How Bread Is Made
Even children know the simplest bread recipe. If you mix water and flour, you get dough. You can use dough to make flatbread. But your regular bread from the supermarket has a lot of other ingredients.
5-Minute Crafts found out more about bread and how it’s made.
Bread is usually baked from flour, usually wheat flour. It’s the flour that creates the structure and gives bread protein and starch. The protein content of the flour is the best indicator of the quality of the bread dough and the finished bread. Bread can be made from regular wheat flour and special bread flour that contains more protein (12% to 14%). Such bread will be even better in quality.
Aside from wheat, bread can be made from rye, barley, maize (corn), oats, sorghum, millet, and rice.
To turn flour into dough, you need to add liquid. Depending on the recipe, the ratio of water and flour varies, but a ratio of 3 parts liquid to 5 parts flour is common for yeast bread. Instead of water, milk and other dairy products (buttermilk or yogurt) can be used, as well as fruit juice or eggs.
Fats, such as butter or oil, lard, or that in eggs, affect the development of gluten in bread: they coat and lubricate the protein strands and help make the product’s structure stronger. But if there’s too much fat, the result might be the opposite — the protein structure will fall apart. There should be approximately 3% of fats.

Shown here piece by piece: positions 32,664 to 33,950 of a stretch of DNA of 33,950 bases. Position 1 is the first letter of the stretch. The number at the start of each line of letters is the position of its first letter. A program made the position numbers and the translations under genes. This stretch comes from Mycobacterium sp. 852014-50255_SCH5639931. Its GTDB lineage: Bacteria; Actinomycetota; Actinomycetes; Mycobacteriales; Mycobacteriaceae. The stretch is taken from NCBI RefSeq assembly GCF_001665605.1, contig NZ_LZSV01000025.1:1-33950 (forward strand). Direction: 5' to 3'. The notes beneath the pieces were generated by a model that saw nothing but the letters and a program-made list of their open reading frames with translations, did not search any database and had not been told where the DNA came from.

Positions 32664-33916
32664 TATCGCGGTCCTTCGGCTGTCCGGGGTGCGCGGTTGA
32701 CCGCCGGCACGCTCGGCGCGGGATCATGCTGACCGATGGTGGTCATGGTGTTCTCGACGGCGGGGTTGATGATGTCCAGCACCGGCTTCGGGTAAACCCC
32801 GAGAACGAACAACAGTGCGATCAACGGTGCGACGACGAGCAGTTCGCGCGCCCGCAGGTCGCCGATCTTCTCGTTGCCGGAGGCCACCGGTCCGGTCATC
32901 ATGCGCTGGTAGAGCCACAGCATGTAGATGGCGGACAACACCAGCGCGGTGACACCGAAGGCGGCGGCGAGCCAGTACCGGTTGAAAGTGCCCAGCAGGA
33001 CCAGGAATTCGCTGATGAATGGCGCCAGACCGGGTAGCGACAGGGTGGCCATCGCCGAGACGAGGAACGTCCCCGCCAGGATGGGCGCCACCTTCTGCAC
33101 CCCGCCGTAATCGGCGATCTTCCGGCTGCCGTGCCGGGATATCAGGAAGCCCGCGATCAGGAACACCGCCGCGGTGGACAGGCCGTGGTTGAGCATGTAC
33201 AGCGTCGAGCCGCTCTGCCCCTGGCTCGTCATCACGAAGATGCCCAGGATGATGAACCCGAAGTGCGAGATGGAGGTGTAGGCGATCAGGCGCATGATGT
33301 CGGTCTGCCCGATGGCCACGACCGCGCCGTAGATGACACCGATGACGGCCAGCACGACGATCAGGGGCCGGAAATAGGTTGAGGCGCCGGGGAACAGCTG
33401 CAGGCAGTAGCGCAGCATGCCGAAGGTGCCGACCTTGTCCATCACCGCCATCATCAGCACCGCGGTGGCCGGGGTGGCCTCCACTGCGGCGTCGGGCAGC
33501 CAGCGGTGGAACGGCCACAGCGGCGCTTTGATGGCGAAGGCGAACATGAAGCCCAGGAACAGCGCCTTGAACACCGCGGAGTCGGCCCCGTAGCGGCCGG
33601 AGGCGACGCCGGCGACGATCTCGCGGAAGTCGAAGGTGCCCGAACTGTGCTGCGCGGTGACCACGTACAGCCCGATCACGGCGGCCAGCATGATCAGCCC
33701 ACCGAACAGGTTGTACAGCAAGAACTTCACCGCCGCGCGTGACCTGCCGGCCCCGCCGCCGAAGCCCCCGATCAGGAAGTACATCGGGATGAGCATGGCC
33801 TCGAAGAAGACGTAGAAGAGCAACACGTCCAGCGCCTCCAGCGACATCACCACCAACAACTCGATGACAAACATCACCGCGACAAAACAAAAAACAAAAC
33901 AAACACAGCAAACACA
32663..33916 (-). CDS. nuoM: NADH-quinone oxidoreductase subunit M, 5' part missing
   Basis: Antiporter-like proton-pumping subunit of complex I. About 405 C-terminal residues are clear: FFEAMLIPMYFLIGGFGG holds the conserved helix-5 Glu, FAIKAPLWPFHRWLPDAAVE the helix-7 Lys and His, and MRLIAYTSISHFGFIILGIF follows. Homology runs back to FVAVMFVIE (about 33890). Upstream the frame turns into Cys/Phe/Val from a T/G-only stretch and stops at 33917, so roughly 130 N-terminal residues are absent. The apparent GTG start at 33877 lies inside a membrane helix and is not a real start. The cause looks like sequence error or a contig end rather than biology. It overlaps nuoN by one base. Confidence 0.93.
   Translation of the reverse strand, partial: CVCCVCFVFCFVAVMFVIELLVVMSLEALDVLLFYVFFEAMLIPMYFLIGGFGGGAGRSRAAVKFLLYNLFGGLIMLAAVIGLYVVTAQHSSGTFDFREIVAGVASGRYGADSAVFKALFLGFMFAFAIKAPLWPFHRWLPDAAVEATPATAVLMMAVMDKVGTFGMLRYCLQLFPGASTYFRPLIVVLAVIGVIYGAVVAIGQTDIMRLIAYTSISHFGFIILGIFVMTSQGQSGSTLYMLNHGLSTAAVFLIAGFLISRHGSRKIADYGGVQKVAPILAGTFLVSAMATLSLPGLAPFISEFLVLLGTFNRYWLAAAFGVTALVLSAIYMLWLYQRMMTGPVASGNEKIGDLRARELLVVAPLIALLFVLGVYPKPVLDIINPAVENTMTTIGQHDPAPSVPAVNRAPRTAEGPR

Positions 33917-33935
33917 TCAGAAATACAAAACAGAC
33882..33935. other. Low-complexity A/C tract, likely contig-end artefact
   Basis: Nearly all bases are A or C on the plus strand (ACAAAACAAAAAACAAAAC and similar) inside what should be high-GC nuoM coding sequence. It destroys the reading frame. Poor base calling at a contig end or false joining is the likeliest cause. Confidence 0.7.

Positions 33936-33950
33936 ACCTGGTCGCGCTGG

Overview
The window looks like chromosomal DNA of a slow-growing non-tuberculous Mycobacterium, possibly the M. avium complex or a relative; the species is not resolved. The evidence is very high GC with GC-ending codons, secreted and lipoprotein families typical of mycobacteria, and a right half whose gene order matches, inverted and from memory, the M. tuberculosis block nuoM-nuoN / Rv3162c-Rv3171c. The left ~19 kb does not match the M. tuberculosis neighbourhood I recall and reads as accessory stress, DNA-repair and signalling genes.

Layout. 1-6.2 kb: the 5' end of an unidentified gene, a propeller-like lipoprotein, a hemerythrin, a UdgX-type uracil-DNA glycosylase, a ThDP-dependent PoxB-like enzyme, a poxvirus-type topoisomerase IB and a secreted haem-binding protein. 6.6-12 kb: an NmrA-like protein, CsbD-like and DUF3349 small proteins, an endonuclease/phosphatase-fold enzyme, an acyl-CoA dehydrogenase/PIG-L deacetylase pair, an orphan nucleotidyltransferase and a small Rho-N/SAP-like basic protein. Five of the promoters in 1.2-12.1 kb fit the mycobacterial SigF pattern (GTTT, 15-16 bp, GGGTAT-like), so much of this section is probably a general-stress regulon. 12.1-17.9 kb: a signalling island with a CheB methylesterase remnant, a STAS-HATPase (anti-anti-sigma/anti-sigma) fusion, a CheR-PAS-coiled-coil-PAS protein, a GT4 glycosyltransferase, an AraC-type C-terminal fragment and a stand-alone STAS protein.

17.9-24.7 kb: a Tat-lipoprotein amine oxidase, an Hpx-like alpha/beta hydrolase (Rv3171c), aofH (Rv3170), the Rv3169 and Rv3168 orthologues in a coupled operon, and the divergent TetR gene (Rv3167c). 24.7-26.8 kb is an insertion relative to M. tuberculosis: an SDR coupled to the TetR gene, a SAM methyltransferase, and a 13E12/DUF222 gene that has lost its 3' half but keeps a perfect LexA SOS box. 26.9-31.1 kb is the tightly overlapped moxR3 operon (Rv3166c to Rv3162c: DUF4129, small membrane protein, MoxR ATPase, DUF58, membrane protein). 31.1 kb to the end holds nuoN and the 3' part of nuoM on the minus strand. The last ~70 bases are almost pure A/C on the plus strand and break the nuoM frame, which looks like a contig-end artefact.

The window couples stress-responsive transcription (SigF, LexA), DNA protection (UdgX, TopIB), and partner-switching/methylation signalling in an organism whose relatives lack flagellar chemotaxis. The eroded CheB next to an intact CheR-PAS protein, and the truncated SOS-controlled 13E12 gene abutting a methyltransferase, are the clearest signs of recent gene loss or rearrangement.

Dough conditioners or improving agents are any ingredients or chemical compounds added to the dough to improve the texture. The conditioner might include enzymes, nutrients for yeast, and mineral salts. These additives make the process of cooking easier: they increase the speed of dough rising and improve the strength and workability of the dough.
Salt is often added to the dough to improve the taste and restrict yeast activity. It also affects the crumb and the overall texture by stabilizing and strengthening the gluten. Mixtures of salt are sometimes used, such as potassium chloride to reduce the sodium level and monosodium glutamate to give flavor.
Leavening is the process of adding gas to the dough before or during baking to make the bread lighter. The easiest way is to use gas-forming chemicals, such as acid or baking soda. But many types of bread are leavened by yeast. The yeast ferments some of the carbs in the flour, including any sugar forming CO2.